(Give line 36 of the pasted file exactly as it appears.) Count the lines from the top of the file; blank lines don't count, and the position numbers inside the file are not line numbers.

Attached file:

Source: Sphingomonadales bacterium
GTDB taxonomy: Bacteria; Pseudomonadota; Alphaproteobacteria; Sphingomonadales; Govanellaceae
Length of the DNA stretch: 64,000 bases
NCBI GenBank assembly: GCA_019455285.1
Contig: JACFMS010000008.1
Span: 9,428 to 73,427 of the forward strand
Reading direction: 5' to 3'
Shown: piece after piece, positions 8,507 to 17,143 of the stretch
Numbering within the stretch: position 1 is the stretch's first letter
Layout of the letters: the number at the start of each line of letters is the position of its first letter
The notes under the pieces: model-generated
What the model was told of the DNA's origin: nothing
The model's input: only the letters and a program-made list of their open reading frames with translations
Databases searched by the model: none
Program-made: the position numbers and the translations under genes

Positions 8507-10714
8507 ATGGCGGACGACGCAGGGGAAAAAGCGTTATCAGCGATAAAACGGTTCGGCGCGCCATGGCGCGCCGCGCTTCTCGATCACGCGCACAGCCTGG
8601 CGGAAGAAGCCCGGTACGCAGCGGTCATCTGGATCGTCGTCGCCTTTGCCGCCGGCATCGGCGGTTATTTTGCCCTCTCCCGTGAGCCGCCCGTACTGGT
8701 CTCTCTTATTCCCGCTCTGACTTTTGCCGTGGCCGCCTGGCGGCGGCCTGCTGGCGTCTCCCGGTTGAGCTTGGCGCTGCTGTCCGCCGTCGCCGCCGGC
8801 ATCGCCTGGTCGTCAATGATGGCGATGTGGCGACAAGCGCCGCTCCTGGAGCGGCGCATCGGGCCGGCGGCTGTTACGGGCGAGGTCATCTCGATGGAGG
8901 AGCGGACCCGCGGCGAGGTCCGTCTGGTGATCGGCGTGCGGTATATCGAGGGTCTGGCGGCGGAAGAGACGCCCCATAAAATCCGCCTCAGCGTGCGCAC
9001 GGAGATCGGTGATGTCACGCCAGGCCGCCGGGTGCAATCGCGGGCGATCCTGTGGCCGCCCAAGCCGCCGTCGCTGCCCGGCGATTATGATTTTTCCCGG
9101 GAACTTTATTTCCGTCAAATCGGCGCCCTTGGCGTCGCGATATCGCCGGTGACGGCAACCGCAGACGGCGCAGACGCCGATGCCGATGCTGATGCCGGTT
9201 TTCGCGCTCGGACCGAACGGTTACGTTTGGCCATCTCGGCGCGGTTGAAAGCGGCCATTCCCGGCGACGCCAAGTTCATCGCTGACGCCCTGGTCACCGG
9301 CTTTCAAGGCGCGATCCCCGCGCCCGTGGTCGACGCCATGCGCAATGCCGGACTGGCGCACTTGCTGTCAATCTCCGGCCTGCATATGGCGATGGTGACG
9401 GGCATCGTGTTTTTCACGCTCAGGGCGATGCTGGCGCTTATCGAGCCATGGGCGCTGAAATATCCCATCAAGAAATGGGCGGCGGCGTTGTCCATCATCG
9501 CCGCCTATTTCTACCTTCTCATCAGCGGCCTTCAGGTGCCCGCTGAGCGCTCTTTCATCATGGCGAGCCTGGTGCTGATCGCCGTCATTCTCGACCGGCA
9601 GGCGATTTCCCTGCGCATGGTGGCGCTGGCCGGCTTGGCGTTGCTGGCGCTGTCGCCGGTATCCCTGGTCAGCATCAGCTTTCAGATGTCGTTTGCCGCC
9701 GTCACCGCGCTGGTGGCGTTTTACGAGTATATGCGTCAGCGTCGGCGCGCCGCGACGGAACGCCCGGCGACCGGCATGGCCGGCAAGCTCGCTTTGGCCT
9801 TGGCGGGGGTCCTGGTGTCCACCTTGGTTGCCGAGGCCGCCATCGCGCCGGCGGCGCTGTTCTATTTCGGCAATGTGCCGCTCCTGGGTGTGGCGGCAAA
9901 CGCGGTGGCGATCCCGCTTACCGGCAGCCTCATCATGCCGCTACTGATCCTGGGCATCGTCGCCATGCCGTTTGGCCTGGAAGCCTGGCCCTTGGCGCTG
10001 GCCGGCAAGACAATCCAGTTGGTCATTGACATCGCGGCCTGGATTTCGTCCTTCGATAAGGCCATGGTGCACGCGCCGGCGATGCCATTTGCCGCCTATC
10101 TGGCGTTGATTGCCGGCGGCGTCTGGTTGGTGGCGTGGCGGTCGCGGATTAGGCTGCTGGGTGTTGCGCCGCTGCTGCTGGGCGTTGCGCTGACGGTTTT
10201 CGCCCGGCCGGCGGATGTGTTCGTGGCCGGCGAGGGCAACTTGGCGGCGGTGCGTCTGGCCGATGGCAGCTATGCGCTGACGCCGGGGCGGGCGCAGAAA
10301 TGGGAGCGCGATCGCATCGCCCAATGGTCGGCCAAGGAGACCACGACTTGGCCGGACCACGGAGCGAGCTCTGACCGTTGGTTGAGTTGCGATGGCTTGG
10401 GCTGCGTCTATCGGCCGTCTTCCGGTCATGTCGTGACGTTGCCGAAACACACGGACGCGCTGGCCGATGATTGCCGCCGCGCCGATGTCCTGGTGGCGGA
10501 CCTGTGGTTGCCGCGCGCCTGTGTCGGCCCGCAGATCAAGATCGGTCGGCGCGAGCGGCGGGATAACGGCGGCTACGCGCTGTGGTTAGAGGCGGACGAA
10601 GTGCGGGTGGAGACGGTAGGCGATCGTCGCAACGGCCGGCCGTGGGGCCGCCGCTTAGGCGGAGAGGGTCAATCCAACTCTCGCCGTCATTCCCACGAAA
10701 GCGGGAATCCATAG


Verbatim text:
10401 GCTGCGTCTATCGGCCGTCTTCCGGTCATGTCGTGACGTTGCCGAAACACACGGACGCGCTGGCCGATGATTGCCGCCGCGCCGATGTCCTGGTGGCGGA